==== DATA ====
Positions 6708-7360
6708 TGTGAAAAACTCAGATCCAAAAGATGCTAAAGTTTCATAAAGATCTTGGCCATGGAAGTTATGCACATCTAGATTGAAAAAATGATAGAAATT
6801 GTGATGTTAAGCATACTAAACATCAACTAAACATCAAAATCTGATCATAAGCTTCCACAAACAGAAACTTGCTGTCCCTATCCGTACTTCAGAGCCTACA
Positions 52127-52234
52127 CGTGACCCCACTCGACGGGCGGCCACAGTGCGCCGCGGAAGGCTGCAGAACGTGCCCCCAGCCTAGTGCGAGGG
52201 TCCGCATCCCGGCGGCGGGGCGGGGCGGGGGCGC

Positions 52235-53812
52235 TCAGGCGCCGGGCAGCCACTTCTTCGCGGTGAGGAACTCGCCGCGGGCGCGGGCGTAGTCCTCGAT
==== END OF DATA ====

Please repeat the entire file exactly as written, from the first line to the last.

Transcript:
Positions 6708-7360
6708 TGTGAAAAACTCAGATCCAAAAGATGCTAAAGTTTCATAAAGATCTTGGCCATGGAAGTTATGCACATCTAGATTGAAAAAATGATAGAAATT
6801 GTGATGTTAAGCATACTAAACATCAACTAAACATCAAAATCTGATCATAAGCTTCCACAAACAGAAACTTGCTGTCCCTATCCGTACTTCAGAGCCTACA
Positions 52127-52234
52127 CGTGACCCCACTCGACGGGCGGCCACAGTGCGCCGCGGAAGGCTGCAGAACGTGCCCCCAGCCTAGTGCGAGGG
52201 TCCGCATCCCGGCGGCGGGGCGGGGCGGGGGCGC

Positions 52235-53812
52235 TCAGGCGCCGGGCAGCCACTTCTTCGCGGTGAGGAACTCGCCGCGGGCGCGGGCGTAGTCCTCGAT